Alexander Yeats Built St. John N. B. 1876 (1650-tons)
Said to be the finest ship built in St. John.

Pendeen Wrecks & Rescues

Alexander Yeats.
(September 1896)

Clive Carter 1970,
Cornish Shipwrecks: The North Coast.
Pan books, London and Sydney

The largest sailing ship lost anywhere between Land's End and St Ives was the Liverpool ship Alexander Yeats. The Alexander Yeats launched in 1876, by David Lynch was built for Alex. Yeats, of St. John New Brunswick (Canada). The ship was pronounced at the time to be the finest ship ever turned out of St. John yards. Her frame was of hackmatack, pitch pine, and spruce; keel, stem, and stern-post of American white oak. Her keelson was of four tiers, the upper ones being of white oak with greenheart mast-steps. The ceiling and outside planking were wholly of pitch pine. She was copper-fastened to the covering boards and classed A1 10 years in the Bureau Veritas.

Towards the end of her career she was bought by Liverpool shipowner G. Windon, who cut her down to a barque. On 17 September 1896, laden with deals and pitchpine from Sable, Savannah, she received orders from a pilot-boat off Port Lynas to discharge at Devonport dockyard. Three days later she broke away from the tug Gamecock in a gale off the Smalls and, after a near wrecking at Milford, Captain Scott stood down Channel.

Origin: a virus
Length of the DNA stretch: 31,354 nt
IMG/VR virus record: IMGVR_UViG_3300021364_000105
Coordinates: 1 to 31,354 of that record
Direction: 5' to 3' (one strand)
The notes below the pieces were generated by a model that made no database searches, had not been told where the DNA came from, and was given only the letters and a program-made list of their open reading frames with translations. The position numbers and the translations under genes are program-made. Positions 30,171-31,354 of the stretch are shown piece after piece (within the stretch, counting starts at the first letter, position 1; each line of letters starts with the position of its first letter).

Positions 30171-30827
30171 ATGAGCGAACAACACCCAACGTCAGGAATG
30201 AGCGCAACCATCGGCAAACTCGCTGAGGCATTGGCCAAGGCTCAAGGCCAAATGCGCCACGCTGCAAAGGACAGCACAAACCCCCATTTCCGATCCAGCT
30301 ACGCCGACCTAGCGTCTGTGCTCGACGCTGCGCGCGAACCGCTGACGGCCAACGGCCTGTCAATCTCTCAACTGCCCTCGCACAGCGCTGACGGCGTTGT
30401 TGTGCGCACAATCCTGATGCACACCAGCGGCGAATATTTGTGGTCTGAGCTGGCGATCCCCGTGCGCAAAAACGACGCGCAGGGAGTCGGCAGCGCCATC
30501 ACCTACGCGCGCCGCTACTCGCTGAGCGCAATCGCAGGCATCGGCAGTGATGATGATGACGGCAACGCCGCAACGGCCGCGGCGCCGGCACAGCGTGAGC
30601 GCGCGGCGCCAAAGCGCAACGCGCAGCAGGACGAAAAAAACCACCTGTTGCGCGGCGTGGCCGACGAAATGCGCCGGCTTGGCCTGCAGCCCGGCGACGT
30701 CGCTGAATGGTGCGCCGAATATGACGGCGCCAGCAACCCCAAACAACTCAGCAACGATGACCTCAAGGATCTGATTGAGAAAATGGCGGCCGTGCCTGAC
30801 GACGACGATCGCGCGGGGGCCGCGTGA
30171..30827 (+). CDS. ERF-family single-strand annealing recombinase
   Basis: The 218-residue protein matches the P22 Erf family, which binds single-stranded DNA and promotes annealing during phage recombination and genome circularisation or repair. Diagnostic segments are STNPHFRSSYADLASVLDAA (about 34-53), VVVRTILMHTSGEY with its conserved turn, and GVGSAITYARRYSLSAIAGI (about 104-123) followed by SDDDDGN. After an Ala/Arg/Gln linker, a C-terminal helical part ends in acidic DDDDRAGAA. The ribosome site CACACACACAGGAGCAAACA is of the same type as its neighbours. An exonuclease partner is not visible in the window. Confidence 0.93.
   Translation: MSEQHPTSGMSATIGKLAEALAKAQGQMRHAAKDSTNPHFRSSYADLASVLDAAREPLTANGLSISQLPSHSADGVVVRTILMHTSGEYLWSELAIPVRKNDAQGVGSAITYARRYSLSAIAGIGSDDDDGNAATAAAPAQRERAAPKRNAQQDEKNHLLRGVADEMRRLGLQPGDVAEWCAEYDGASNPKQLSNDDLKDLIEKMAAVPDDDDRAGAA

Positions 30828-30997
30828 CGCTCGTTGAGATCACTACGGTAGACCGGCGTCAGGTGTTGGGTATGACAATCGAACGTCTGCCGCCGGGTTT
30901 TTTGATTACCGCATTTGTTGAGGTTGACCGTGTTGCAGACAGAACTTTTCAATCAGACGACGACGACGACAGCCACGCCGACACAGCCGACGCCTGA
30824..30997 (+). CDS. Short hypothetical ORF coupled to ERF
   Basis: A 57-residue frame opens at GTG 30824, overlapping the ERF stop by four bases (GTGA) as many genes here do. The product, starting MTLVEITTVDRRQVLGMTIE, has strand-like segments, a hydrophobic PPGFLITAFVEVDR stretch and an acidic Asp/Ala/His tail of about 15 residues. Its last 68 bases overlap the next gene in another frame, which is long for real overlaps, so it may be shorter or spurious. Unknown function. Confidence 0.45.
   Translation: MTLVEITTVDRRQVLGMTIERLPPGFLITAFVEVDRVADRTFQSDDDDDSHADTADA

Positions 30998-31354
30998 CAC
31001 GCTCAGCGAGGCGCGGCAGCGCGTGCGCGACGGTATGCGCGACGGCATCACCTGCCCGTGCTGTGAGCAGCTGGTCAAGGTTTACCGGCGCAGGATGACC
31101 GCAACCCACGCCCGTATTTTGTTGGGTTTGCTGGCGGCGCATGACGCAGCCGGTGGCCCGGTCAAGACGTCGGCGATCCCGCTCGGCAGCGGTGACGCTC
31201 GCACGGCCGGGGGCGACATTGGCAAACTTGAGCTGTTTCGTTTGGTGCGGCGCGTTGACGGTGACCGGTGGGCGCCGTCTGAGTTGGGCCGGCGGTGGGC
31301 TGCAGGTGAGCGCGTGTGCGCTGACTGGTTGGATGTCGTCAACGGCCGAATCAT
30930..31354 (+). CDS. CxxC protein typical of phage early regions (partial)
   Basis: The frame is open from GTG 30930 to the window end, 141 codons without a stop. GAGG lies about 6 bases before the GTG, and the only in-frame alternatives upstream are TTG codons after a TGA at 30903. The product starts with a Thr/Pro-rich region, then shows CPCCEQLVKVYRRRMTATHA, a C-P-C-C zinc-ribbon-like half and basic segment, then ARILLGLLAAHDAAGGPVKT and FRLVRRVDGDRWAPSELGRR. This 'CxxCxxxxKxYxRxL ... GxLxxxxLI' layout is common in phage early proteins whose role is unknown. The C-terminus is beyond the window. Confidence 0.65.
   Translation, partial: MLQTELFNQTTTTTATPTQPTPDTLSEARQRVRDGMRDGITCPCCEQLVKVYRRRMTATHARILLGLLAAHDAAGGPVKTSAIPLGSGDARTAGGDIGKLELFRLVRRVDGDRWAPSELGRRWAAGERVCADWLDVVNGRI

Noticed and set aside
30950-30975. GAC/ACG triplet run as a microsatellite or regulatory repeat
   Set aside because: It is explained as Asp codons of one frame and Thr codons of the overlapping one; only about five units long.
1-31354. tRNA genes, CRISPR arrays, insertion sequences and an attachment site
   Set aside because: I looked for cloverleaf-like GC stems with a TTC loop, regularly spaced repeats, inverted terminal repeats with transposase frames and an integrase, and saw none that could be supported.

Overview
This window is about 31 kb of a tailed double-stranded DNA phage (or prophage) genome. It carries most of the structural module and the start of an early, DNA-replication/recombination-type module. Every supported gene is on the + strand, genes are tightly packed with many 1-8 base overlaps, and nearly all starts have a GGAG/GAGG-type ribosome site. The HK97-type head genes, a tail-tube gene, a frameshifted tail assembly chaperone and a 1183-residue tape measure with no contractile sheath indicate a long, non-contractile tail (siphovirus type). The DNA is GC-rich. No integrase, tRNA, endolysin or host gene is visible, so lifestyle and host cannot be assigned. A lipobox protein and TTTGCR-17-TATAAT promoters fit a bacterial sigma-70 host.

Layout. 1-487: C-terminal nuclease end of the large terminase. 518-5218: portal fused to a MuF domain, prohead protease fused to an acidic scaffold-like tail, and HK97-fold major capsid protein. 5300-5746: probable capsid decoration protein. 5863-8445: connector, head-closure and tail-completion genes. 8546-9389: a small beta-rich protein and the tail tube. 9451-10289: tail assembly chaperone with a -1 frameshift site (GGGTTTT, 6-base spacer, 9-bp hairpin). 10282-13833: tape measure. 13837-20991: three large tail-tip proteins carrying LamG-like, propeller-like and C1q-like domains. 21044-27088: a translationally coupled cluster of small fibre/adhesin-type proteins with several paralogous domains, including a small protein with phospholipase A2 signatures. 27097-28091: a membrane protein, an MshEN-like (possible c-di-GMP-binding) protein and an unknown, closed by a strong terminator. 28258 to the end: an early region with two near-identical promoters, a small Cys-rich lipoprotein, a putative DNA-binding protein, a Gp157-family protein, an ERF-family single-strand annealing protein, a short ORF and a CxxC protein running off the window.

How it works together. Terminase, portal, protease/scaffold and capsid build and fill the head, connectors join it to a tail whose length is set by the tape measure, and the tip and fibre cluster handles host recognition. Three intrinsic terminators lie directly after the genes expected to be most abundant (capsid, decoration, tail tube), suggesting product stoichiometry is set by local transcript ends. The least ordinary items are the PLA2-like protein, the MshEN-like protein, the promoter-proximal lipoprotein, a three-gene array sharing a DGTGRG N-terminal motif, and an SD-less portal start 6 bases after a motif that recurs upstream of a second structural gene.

Alexander Yeats Gurnard's Head September 26, 1896

On the evening of 25 September, as the flash of the light on the Wolf rock was sighted, the SSW gale suddenly increased again, driving the Alexander Yeats back to the northward of Godrevy. The storm eased towards dawn, but the deck cargo had now shifted and the ship had developed a bad list to port. Throughout the day Portreath coastguards kept a vigilant watch on her attempts to wear off the land, and at dusk, as she wallowed past under small sail, they alerted Hayle lifeboat. But both she and the St Ives lifeboat failed to reach the crippled ship, which, just before midnight, struck heavily in high seas under Gurnard's Head.

Nineteen sailors, Irish, British and Swedish, were landed by breeches-buoy, though not before a near-disaster when the landward anchor of the hawser came adrift. Apart from a broken foretopmast, the Alexander Yeats was not badly damaged, and by January 1897 a squad of traction engines, the first seen in the district, were hauling her pitchpine cargo to Penzance.